The Cetas Story

By: Sumant Mandal

It is an interesting experience to sell a company.  I’ve been fortunate enough to participate in a few successful sales recently, but have to admit that each one is a different emotional experience.  It’s probably like watching your kids leave home for college (something I still have to experience).

Venture capitalists are normally considered just a source of money, but when you build a company inside your own office, it’s a very different experience.  The process of incubating an idea with entrepreneurs, building a team, developing a product, executing a strategy, and then seeing a successful acquisition, all  within one year, is full of excitement, anticipation, anxiety, and fulfillment.  Such is the story of Cetas – a company incubated at Clearstone – and sold to VMware last week.

The Cetas story is based on trusted relationships.  I have known Sudhakar Muddu, the CEO and cofounder, for almost 8 years.  Together, we studied storage / data markets, created and invested in Kazeon, and recruited the multi-talented Christos Tryfonas (who later became a co-founder of Cetas).  In 2009, we sold Kazeon to EMC after raising tons of money, building a good operating business, and riding the highs and lows typical with startups.

When Muddu decided to transition from EMC, and came to me with the idea of building a “big data” company, I was intrigued.  As an investor in several companies (Rubicon, Games2Win, Billdesk) that manage mass data and process billions in payment volume – I have seen the unprecedented growth of data generated by online applications.  Muddu and Christos had a lot of passion for the market space and their track record indicated that they could define the winning product.  Boy, did they!

I’ve had very few experiences where one sees a product get so much early attention from the end users.  Early on, we arranged many meetings with large web properties where management teams were wrestling with gleaning intelligence from unstructured data.  They wanted the product NOW!!!  The best way an investor can share a vision with founders is to be involved in early product meetings and to viscerally feel the need in the market.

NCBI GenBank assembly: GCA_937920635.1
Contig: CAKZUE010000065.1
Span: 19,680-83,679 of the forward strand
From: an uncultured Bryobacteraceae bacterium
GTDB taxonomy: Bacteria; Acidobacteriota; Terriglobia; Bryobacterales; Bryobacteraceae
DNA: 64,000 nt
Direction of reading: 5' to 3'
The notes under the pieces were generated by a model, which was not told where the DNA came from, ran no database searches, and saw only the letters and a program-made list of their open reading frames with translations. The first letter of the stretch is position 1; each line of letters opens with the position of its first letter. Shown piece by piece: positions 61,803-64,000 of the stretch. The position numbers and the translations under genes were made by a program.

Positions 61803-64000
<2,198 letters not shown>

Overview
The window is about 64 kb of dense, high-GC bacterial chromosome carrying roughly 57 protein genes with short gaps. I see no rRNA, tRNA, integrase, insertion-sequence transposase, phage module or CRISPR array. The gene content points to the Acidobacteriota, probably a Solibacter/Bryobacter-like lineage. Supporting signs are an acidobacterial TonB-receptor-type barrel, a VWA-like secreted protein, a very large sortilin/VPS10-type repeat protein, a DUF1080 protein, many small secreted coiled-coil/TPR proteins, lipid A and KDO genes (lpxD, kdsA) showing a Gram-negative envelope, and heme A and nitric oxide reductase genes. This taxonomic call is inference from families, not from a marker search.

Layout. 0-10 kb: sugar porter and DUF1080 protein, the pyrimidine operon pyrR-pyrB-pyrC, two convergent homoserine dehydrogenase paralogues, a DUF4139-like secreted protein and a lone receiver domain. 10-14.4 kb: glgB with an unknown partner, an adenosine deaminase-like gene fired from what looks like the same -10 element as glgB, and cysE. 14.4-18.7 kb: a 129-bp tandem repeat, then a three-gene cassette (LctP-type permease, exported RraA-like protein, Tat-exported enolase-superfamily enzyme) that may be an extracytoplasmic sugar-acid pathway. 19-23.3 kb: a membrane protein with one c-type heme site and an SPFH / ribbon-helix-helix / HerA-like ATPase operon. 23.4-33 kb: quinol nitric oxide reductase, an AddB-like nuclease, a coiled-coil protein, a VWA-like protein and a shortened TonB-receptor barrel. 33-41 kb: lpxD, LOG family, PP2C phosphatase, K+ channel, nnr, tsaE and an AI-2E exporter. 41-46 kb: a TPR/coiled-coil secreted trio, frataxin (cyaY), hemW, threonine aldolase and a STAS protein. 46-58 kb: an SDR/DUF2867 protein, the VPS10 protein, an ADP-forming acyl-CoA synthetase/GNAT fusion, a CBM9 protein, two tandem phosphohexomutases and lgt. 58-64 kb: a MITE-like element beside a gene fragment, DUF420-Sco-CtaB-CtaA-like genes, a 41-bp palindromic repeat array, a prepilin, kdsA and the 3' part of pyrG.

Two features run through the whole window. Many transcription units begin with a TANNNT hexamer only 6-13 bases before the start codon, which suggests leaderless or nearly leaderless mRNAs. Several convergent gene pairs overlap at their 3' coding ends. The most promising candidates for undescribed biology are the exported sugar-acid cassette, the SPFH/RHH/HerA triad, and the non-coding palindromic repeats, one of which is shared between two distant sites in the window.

Even though Cetas was only a year in the making, the team decided to sell to VMware.  While we were gearing up to bring the product to market in an aggressive fashion,  we knew from past experience (Integrien, a real time performance analytics portfolio company, sold to VMware in 2010)  that VMware excels in taking new product to market.   In the end, it was the team’s decision.

The business of investing in early stage companies has changed dramatically in the last few years.  Cetas was built faster, with fewer people, and cheaper, than any of the enterprise grade product companies in our history.  Faster sales, deployment and delivery mechanisms allowed the company to get product to market on a smaller first round of capital.  It is also worth mentioning that True Ventures proved to be a great co-investor understanding the needs and pace of an early stage tech company.

What has not changed, however, is the amount of attention required to take an idea and build it into a successful company.  Kudos to the team, once again, for burning all sorts of midnight oil to do this. Thanks to TM Ravi and Karthik Kannan for putting their energy into bringing this product to market.  And, thanks to Clearstone’s extended ecosystem of customers, partners, and industry experts who brought their knowledge, experience and relationships in defining this path to success.

Cetas was an early believer in the power of platforms like Hadoop, and they demonstrated that apps based on such technologies can be a big hit with customers.  The recent Splunk IPO is another indicator of the power of these platforms.

At Cetas, the team’s execution was beyond compare and for me it was a real learning experience on what the “new” early stage venture model can look like.

Venture capital is not just about the money you invest.  It is about the time, attention and energy you bring to your investments and about building mutual respect and trust with the entrepreneurs.  Congratulations to the Cetas team.  It is a real honor to be able to work with smart entrepreneurs who enjoy using their past success to forge new companies.